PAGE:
MAST created an effective interagency collaborative effort. Particular elements contributed to this outcome. The literature on interagency collaboration singles out leadership, trust, and minimizing turf disputes as critical to effective interagency collaboration. MAST created a new governance structure that addressed these three elements. A gap analysis identified who could contribute and where vulnerabilities existed across agencies. In addition to those elements, other factors fell into place that enabled work to move forward. MAST helped coordinate an effort that led to effective measures to reduce the risk of fire to communities, protect communication towers, and the successful evacuation of residents threatened by fire. In some cases, analyses of fire behavior have shown that fuel modification work has successfully diverted fires away from communities.

Through the creation of a new governance arrangement to address forest health problems in Southern California, MAST has established a model that others can manipulate to address macrolevel problems through meso- and microlevel responses. Interagency collaboration will undoubtedly play a prominent role in addressing landscape level forest problems in the future elsewhere and MAST provides insights on how to create such an approach.

Conflict of Interests

The authors declare that there is no conflict of interests regarding the publication of this paper.

References

  1. M. L. Bond, D. E. Lee, C. M. Bradley, and C. T. Hanson, “Influence of pre-fire tree mortality on fire severity in conifer forests of the San Bernardino Mountains, California,” The Open Forest Science Journal, vol. 2, pp. 41–47, 2009.
  2. A. E. Dunn, A. Gonzalez-Caban, and K. Solari, The Old, Grand Prix, and Padua Wildfires: How Much Did These Fires Really Cost?USDA Forest Service, Riverside, Calif, USA, 2005.
  3. C. Tollefson, A. R. Zito, and F. Gale, “Symposium overview: conceptualizing new governance arrangements,” Public Administration, vol. 90, no. 1, pp. 3–18, 2012. View at Publisher · View at Google Scholar · View at Scopus
  4. M. Howlett, J. Rayner, and C. Tollefson, “From government to governance in forest planning? Lessons from the case of the British Columbia Great Bear Rainforest initiative,” Forest Policy and Economics, vol. 11, no. 5-6, pp. 383–391, 2009. View at Publisher · View at Google Scholar · View at Scopus
  5. O. E. Williamson, The Economic Institutions of Capitalism: Firms, Markets, Relational Contracting, Free Press, New York, NY, USA, 1985.
  6. R. A. W. Rhodes, “The new governance: governing without government,” Political Studies, vol. 44, no. 4, pp. 652–667, 1996. View at Scopus
  7. D. Sprinz and T. Vaahtoranta, “The interest-based explanation of international environmental policy,” International Organization, vol. 48, no. 1, pp. 77–105, 1994.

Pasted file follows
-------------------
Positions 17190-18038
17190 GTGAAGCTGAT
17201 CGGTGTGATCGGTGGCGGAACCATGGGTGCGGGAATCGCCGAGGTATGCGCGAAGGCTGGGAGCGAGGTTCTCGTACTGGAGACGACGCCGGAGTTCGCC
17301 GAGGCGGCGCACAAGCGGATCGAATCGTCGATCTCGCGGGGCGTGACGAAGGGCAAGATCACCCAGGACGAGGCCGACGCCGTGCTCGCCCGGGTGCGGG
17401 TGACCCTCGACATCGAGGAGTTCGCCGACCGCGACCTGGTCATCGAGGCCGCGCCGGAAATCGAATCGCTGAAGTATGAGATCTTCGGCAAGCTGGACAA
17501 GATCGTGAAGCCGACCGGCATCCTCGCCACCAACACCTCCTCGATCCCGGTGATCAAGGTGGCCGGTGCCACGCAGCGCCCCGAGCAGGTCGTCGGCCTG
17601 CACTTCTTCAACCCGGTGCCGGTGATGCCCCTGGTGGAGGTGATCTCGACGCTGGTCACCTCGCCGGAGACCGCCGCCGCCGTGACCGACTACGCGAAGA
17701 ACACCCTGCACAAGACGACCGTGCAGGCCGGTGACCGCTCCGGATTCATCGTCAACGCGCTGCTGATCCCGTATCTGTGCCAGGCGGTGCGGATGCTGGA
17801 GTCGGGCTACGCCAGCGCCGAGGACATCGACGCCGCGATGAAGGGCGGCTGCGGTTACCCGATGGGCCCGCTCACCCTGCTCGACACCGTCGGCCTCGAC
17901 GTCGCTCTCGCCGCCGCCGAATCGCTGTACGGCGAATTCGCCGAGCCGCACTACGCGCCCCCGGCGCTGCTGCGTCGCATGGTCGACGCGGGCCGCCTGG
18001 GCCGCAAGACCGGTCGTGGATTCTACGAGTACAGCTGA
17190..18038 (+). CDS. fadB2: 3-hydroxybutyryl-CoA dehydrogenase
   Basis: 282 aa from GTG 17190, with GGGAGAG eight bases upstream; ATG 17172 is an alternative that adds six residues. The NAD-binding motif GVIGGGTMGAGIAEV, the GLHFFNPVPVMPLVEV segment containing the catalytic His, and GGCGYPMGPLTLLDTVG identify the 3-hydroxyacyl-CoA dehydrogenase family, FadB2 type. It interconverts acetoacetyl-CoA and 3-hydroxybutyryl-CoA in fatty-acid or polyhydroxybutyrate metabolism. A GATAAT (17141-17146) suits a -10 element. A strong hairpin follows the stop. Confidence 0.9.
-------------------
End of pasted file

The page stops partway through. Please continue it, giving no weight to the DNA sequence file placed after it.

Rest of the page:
8. M. Howlett and J. Rayner, “Globalization and governance capacity: explaining divergence in national forest programs as instances of “next-generation” regulation in Canada and Europe,” Governance, vol. 19, no. 2, pp. 251–275, 2006. View at Publisher · View at Google Scholar · View at Scopus
  9. J. Voss, D. Bauknecht, and R. Kemp, Eds., Reflexive Governance for Sustainable Development, Edward Elgar, Cheltenham, UK, 2006.
  10. A. Gatto, “The law and governance debate in the European Union,” Discussion Paper, International Institute for Labour Studies, Geneva, Switzerland, 2006.
  11. J. M. Wondolleck and S. L. Yaffee, Making Collaboration Work: Lessons from Innovation in Natural Resource Management, Island Press, Washington, DC, USA, 2000.
  12. M. Nie, The Governance of Western Public Lands: Mapping Its Present and Future, University of Kansas Press, Lawrence, Kan, USA, 2008.
  13. S. Vangen and C. Huxham, “Enacting leadership for collaborative advantage: dilemmas of ideology and pragmatism in the activities of partnership managers,” British Journal of Management, vol. 14, pp. S61–S76, 2003. View at Publisher · View at Google Scholar · View at Scopus
  14. C. Huxham, “Theorizing collaboration practice,” Public Management Review, vol. 5, pp. 401–423, 2003.
  15. M. Howlett, Designing Public Policies: Principles and Instruments, Routledge, New York, NY, USA, 2011.
  16. D. Knoke, Political Networks: The Structural Perspective, Cambridge University Press, Cambridge, Mass, USA, 1987.
  17. S. Lukes, Power: A Radical View, Macmillan, London, UK, 1974.
  18. C. E. Lindblom, The Policy-Making Process, Yale University Press, New Haven, Conn, USA, 1977.
  19. D. McCool, “The subsystem family of concepts: a critique and a proposal,” Political Research Quarterly, vol. 51, no. 2, pp. 551–570, 1998. View at Scopus
  20. M. Doelle, C. Henschel, J. Smith, C. Tollefson, and A. Wellstead, “New governance arrangements at the intersection of climate change and forest policy: institutional, political and regulatory dimensions,” Public Administration, vol. 90, no. 1, pp. 37–55, 2012. View at Publisher · View at Google Scholar · View at Scopus
  21. T. Moe, “The new economics of organization,” Journal of American Political Science, vol. 28, pp. 739–777, 1984.
  22. E. Ostrom, “Rational choice and institutional analysis: towards a complementary,” American Political Science Review, vol. 85, pp. 237–243, 1991.
  23. E. Schlager and W. Blomquist, “A comparison of three emerging theories of the policy process,” Political Research Quarterly, vol. 49, no. 3, pp. 651–672, 1996. View at Scopus